Improve public education curriculum in Utah

According to recent pieces in the Deseret News and Salt Lake Tribune, physical education, health, the arts, and college and career readiness courses will no longer be core requirements in Utah middle schools. The board vote was close (9-6) and it’s important that all state board members hear from Utahns across the state who find this decision, and its expedited timeline, troubling.
The arts and PE have long struggled to gain support in state and district curriculum but it’s health that is most troubling given Utah’s extremely high suicide rate among secondary school students as well as the lack of appropriate boundary education preventing sexual abuse during adolescence.

CALL TO ACTION

  • Give feedback to school board members. Find your board member here, then write them an e-mail or give them a phone call and explain why this drastic change negatively impacts you, your children, your students and Utah communities. Copy Superintendent Sydnee Dickson (who opposed the measure) at sydnee.dickson@schools.utah.gov on your email.

Talking points

  1. Many Utah families can afford to address these curricular areas outside of school. This is less true for students at Title 1 Schools in our city center and even more true in rural districts where extracurricular offerings are fewer. All areas of learning should be available to all students, regardless of socioeconomic status.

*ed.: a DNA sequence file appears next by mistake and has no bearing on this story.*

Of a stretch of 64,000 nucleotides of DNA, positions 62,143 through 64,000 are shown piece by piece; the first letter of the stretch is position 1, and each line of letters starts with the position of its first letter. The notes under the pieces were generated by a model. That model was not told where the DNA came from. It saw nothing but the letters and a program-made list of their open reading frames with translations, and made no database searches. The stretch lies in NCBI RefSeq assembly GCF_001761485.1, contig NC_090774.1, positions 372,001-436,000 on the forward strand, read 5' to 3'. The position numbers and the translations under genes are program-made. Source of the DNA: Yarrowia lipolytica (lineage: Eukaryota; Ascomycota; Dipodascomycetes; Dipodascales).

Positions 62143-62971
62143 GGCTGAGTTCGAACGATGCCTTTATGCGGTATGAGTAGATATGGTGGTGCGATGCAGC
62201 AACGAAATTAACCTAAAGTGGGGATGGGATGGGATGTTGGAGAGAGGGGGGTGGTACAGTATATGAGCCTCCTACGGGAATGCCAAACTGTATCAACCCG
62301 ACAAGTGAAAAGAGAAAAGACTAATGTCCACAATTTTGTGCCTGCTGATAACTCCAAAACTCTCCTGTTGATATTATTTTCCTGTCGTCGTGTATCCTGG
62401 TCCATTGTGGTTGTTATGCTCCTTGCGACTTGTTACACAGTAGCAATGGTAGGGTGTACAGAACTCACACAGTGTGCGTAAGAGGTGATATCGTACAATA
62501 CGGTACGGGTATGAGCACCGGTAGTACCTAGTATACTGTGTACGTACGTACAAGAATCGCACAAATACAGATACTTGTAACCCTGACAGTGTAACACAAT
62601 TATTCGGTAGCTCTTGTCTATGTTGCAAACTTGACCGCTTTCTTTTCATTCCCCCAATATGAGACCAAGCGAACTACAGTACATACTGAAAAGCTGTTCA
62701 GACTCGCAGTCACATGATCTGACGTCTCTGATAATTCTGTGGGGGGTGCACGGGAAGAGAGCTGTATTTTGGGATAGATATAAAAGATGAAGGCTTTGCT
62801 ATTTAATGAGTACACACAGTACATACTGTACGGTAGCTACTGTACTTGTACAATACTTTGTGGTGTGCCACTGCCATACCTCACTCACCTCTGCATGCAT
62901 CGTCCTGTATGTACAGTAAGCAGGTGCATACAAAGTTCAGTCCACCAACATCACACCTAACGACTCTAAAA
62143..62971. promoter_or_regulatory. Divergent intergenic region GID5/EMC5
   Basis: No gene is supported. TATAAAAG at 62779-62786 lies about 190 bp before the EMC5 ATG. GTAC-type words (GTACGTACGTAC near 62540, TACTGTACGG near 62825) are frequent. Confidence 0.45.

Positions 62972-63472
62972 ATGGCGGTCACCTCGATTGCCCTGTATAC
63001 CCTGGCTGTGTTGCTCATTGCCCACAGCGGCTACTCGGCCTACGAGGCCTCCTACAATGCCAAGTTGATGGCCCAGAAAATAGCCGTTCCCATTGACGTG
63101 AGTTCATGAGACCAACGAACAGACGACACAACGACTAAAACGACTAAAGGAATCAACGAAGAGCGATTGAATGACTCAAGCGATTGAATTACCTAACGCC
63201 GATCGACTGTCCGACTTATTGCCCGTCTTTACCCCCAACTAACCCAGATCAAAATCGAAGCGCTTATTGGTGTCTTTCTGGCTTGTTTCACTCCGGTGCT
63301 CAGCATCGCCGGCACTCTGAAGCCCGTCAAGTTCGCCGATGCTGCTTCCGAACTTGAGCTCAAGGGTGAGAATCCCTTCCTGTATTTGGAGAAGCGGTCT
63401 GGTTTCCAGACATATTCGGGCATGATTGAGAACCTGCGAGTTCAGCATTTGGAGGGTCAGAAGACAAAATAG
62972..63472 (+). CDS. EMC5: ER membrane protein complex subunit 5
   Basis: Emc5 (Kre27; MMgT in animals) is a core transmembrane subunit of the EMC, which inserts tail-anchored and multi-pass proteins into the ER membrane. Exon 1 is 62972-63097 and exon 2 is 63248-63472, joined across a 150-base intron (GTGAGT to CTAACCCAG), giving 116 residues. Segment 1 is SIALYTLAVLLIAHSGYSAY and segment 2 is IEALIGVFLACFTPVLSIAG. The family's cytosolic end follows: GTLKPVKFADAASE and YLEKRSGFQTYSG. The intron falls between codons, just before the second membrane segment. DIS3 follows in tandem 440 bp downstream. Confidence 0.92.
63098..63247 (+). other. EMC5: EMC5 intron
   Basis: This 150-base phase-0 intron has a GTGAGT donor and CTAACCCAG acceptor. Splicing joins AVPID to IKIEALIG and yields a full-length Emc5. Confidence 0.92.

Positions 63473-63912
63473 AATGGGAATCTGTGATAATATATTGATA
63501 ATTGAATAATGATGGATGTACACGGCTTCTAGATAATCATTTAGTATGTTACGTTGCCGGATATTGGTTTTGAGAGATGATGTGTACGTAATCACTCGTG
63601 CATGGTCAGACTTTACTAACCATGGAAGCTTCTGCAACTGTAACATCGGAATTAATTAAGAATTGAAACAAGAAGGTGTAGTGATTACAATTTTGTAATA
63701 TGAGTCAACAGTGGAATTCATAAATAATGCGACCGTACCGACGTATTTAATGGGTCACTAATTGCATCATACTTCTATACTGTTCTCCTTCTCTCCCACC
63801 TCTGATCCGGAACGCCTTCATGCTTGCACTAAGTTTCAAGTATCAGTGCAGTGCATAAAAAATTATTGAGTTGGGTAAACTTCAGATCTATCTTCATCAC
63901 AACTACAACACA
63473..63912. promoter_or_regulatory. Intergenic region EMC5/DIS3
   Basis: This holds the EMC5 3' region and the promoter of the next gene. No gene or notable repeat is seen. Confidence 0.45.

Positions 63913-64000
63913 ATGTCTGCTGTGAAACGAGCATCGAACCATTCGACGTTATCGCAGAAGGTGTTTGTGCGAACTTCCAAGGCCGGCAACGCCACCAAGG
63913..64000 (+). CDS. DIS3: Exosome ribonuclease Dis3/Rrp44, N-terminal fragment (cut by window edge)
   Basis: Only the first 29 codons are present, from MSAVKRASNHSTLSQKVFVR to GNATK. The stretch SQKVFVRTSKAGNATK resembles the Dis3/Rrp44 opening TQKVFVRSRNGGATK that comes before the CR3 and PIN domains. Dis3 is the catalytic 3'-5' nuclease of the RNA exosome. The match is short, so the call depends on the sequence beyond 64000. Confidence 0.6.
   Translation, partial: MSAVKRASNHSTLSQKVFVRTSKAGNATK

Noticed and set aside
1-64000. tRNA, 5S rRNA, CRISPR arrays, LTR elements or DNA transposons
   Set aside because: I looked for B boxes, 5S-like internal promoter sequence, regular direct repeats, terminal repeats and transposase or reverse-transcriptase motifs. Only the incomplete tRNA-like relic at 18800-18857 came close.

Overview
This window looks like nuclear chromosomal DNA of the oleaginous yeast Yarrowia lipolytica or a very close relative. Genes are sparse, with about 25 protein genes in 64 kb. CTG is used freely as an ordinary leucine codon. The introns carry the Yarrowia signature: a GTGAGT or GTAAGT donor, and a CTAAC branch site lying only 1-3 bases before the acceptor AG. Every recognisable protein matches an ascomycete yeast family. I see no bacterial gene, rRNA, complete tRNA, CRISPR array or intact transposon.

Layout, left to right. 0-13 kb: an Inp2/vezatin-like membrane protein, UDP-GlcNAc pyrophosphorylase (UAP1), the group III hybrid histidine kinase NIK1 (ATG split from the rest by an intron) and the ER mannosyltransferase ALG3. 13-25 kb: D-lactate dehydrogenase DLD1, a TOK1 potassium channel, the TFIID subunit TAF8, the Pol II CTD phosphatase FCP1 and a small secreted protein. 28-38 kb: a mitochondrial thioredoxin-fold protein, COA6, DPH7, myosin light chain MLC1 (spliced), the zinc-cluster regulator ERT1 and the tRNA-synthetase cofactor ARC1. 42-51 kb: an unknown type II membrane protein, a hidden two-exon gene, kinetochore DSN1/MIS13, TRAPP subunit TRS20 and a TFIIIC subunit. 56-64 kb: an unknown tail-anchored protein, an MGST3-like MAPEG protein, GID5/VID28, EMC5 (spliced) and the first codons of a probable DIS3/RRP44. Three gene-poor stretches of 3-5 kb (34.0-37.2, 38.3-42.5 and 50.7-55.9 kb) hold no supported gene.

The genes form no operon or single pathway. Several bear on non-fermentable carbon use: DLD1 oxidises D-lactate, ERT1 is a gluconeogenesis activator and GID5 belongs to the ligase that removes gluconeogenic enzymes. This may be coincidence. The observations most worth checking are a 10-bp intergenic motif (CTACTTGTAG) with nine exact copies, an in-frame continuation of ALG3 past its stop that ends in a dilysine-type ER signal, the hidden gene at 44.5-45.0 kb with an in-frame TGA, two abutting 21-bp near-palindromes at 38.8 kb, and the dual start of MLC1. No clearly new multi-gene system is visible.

2. State leaders, including Orrin Hatch, have worked toward national measures to address teen suicide. A reduction in health education across Utah school districts is out of step with what Utah voters have claimed is necessary including not only suicide prevention but also more boundary education to address sexual abuse.
  3. We are a state that values choice at every turn — we want our state, school districts, and families to make their own choices. As Carol Lear suggested in the vote, we are forgetting students also need to make choices, and removing these options from core curriculum limits their ability to do so.
  4. We shouldn’t accept the standards in the arts have to be the bare minimum and instead could find ways to support co-curricular partners (like Central Pennsylvania Youth Ballet in PA) so students of all abilities have access to high quality courses rather than only students with high median income families who can afford certain arts programs
  5. It is HIGH ACHIEVING kids in suburban and rural districts who are most likely to commit suicide. To eliminate health is to harm the very group of children proponents of these cuts are claiming to support because the cuts give kids no space for mental health support and eliminate critical reprieve from the demands of high achievement via imaginative, physical and creative outlets.

Find more talking points in this SL Trib op-ed, “Changes in curriculum are harmful to Utah’s children.”

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